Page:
The birds arrived on schedule. Now all we need is the celebration and that too is on the way. The 20th Anniversary of the Kachemak Bay Shorebird Festival opens this week, a first glimpse at the summer tourism season ahead. Let’s hope the weather meets us all half-way. It doesn’t have to be superstar California warm, but a modest hope of 50 degrees can’t be too much to ask.
One of the key organizers of the annual festival, U.S. Fish and Wildlife Biologist Poppy Benson, made a comment worthy of passing along. The festival attracts people from out of town, from around the state, the nation and even occasional international visitors. But often Homer people sit it out. We perhaps grown blasé about the presence of these famed birds, or, busy with our lives, don’t set aside time to take part. If you are one of those readers: Benson and other organizers want to extend a special invitation. Come on out, and get to know the birds. Make new friends. Take in fresh air.
The keynote speaker this year, George Archibald, makes the science of cranes and their woeful fight to survive accessible to all of us. He appeared on the Johnny Carson show, and managed send the old comedian into a laughing fit, over the trials of helping a whooping crane along in her parenting quest. His unconventional methods around the world should make for adventurous tales that won’t entirely sound academic, though beneath his stories is one of the difficulty in survival for more than 15 species of cranes.
Events this week offer a range of activities to both educate the public about the birds and enjoy the rare opportunities offered by the spectacular range of feathered visitors who stop in. It’s a chance to get out in the field for spotting birds and getting to know up-close and personal what a Dunlin is and how do yellowlegs get their meals from between the rocks. Our shores host some of the most captivating athletes in the world. These two-legged transcontinental travelers complete marathon migrations that make them super beings.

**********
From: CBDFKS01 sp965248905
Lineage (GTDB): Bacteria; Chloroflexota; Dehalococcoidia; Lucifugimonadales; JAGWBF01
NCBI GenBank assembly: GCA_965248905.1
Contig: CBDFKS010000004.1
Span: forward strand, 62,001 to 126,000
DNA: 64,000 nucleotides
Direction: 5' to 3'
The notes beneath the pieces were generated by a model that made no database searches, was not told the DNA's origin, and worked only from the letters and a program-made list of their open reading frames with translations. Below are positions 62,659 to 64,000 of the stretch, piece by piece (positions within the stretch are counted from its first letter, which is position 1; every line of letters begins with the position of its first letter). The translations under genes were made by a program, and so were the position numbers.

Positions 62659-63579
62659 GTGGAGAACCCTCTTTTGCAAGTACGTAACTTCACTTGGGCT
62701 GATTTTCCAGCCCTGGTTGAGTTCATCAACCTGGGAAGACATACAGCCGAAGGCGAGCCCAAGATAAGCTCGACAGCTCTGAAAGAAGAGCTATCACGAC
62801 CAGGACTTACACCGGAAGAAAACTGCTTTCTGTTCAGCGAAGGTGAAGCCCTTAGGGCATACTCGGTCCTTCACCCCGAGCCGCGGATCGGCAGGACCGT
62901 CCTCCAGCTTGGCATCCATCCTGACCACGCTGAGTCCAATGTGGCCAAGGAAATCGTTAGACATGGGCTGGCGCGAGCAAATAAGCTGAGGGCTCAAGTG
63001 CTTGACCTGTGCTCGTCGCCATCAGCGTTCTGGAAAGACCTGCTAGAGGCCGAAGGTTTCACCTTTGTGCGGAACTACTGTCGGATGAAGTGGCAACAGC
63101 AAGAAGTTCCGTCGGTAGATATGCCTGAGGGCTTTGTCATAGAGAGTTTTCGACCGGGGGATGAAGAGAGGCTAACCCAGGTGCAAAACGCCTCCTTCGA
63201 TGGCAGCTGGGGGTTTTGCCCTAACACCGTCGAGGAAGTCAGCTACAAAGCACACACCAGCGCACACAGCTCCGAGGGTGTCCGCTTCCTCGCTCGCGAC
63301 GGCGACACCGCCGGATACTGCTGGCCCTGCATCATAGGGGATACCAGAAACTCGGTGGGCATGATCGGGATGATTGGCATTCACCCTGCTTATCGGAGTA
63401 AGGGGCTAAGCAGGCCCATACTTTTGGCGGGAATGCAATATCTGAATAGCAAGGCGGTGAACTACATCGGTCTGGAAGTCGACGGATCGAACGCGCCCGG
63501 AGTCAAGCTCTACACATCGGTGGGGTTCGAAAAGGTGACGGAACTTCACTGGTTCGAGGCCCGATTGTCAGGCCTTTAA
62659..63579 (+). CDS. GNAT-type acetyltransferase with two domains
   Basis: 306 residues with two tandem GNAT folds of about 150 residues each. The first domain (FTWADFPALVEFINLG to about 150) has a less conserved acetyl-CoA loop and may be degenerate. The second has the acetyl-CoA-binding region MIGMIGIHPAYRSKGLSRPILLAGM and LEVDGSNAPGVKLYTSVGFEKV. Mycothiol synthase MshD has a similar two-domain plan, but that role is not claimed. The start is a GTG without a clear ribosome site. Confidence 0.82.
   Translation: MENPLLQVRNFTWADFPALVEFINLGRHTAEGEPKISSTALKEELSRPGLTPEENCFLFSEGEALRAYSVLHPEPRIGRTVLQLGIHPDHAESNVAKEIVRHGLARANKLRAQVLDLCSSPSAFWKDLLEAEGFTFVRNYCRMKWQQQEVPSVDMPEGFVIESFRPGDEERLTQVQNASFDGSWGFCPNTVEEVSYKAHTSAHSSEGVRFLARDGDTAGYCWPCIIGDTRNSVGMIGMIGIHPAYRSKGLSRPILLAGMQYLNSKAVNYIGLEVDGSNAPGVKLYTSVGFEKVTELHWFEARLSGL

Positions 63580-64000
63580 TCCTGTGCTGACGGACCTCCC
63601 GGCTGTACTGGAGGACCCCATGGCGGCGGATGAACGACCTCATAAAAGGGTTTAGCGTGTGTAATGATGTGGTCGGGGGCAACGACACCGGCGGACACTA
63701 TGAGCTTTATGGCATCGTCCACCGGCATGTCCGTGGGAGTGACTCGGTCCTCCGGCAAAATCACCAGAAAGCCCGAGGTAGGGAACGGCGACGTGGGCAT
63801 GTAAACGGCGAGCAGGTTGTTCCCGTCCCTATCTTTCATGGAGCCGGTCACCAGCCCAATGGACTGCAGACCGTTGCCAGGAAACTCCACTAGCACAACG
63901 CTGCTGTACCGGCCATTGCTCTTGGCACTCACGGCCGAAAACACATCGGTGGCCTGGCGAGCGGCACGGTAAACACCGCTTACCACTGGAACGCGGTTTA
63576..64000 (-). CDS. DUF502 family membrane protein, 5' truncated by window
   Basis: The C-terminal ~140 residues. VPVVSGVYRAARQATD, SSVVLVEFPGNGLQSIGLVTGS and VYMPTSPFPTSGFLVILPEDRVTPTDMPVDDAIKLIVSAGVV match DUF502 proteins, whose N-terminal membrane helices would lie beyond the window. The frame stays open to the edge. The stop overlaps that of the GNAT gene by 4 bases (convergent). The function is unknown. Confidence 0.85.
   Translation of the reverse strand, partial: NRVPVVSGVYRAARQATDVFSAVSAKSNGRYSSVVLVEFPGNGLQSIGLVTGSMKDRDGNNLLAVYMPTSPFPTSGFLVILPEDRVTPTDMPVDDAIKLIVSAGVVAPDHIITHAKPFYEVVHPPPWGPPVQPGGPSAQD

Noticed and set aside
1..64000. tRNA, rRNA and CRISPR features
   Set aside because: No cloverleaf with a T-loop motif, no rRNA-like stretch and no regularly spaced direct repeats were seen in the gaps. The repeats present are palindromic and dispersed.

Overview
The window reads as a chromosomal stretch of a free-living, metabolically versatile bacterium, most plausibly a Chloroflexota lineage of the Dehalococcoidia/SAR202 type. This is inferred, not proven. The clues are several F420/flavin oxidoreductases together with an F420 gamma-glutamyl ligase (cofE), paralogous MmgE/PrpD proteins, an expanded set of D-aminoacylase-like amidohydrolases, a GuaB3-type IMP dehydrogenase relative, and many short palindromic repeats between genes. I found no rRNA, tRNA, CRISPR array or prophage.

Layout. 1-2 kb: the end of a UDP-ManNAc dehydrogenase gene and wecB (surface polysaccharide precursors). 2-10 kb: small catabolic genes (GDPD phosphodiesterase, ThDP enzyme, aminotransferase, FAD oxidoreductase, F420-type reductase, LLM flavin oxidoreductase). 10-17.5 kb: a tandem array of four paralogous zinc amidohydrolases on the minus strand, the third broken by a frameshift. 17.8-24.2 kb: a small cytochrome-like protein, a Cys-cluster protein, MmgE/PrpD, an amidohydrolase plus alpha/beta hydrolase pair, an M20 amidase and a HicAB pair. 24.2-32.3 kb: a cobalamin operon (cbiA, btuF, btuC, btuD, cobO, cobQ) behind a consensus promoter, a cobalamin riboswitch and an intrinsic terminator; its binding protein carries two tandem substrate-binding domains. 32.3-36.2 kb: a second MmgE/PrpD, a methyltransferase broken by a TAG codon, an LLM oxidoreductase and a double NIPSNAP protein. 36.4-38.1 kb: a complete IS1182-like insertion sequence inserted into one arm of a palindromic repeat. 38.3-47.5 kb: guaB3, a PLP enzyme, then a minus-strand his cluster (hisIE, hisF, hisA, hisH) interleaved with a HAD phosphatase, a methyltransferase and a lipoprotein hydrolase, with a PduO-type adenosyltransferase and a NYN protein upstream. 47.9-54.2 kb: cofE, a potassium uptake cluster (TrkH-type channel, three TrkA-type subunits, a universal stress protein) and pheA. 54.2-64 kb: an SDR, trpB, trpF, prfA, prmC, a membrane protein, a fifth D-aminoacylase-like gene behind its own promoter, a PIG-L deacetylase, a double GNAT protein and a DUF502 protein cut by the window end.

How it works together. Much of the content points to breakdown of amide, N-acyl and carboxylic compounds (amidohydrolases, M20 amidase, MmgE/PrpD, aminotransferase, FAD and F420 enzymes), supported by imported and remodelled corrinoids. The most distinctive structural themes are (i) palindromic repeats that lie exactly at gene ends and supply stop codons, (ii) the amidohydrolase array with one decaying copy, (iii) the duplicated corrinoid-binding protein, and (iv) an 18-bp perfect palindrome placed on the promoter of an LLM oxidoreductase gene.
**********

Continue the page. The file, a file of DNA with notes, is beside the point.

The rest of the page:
In addition to the birding stations, where U.S. Fish and Wildlife biologists or knowledgeable volunteers help you spot the birds, there’s a variety of other ways to get to the birds. Would you rather take a bike ride to spot the birds? Go out in a kayak? In a comfortable warm Rainbow Tour boat? Take a car ride? Whatever your preference, it’s an option. Would you like to eat great food while viewing or thinking about the birds? There’s even a “culinary adventure” at Tutka Bay offered with award winning chef Kirsten Dixon.
Want to sit back and watch a movie? That’s an option. Another fantastic visitor to arrive this week is the author of “The Big Year,” Mark Obmascik whose book was made into the movie staring Steve Martin, Jack Black and Owen Wilson. He will give a talk Saturday and show his movie at Mariner Theatre immediately after.
The week features songs, poetry, explanations, sightings, outings, laughs, new friends, and a chance to connect to Kachemak Bay. Hope to see you out there.
If true, this is hard case
A former Kenai Peninsula veteran was indicated last week for committing fraud instead of sending “Boxes to Heroes,” the name of his project. Francis Roach is accused of soliciting donations for boxes of goodies to be sent to soldiers in Iraq and Afghanistan. Instead of going to the post office, he reportedly went to the bank and deposited it all for himself. From the $140,000 collected, Roach allegedly made his house payments, bought his groceries. If it all bears out as true and Roach is convicted of this crime, this will stand as one of the sadder stories of the year. A veteran ought to have been the last one to commit a fraud like this.
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